How Good Risk Management Can Protect Your Investment
|By Development Finance Partners / Matthew Royal|
At this particular time in 2013 we have two clashing scenarios going on. On the one hand, with our current low interest rates, the time is ripe for investing in property developments. However on the other hand, the banks are tightening up their lending criteria, making it difficult for cash-strapped property developers to source the required capital.
This is leading to a rise in private discretionary money or senior debt lending to provide the funds required for development projects. Short-term, relatively high-interest loans are filling a gap in enabling property developers to get their projects underway, often lending a higher percentage of the project cost than traditional banks. In addition, in some instances, developers are utilising preferential equity funds to fill the gap between bank funding and the amount of cash they are willing to contribute to the project themselves.
It’s just a fact of life in property development that large sums of money frequently change hands. The vital element in any development project is sound risk management and excellent project control, to protect the investment and all interested parties involved. Only through good management will the investment deliver the expected return and match the numbers presented in the initial feasibility study as closely as possible.
Good risk management has to start at the beginning
Development projects can fail for a number of reasons. This includes poor timing of a project, mismatched supply and demand, changes in economic conditions, cost overruns, and project or financial mismanagement.
Risk analysis / management must start with the feasibility study stage. The finalised study acts as a project guide and needs to include all cost elements, and to factor in the possibility of changes that could occur during the life of the project – such as increases in labour costs, time delays, zoning alterations, or changes to land tax or capital gains legislation. The feasibility study should be as rigorous as possible, allowing for worst-case scenarios during the life of the project. It should involve sound market research to minimise the risk of supply not matching demand.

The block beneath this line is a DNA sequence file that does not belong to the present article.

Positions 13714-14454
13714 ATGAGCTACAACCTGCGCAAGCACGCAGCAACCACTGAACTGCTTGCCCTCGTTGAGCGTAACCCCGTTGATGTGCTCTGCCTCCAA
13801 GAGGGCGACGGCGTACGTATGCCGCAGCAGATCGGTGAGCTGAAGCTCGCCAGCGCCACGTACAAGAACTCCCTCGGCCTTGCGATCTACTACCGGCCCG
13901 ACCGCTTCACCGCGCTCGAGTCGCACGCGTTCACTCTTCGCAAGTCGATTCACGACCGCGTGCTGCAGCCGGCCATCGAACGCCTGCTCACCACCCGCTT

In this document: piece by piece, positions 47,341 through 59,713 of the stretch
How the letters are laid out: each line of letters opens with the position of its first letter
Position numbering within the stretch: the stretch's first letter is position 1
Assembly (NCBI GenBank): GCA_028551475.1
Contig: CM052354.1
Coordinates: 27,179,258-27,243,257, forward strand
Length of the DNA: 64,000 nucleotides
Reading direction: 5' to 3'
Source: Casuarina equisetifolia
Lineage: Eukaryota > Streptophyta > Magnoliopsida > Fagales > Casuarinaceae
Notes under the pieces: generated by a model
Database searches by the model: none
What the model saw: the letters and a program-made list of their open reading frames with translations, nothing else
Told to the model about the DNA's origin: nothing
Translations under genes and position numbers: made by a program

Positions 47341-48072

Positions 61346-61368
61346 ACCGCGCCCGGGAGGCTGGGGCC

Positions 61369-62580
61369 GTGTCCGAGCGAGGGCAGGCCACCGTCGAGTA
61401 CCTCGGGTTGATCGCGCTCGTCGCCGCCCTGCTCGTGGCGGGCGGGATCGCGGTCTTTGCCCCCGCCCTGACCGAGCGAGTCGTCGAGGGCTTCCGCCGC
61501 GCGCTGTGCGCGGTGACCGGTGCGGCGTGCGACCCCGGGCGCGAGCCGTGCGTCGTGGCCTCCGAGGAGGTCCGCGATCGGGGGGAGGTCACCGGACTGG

Some of the considerations of property development at this early stage – whether domestic or commercial – include site location, availability of utilities, proximity to services such as hospitals and schools, the physical characteristics of the site, stormwater issues, development and building permits, acquisition costs, professional fees, construction costs, insurance, GST, and expected monetary returns.
Managing risk through the project
Good management requires expertise. The services of professionals such as quantity surveyors and project or development managers help to keep the project under control and developers achieve their investment goals. A good quantity surveyor will aim to keep the project within budget, finding the most cost-effective means to finish the development.
Project or development managers are involved in the practical detail of the project, managing resources such as materials and labour to efficiently complete the build, and consulting with the developer on ways that he or she can avoid losses and minimise risk exposure.
Good project management is about having as many bases covered as possible. The saying ‘the devil is in the detail’ applies here – throughout the life of the project risk management should be as thorough as possible in order to protect the investment and maximise the chance of the most favourable outcome.
If you want to talk to us about how we can help managing your risk, contact us now.
Could your next project benefit from some expert development finance? Get in touch.
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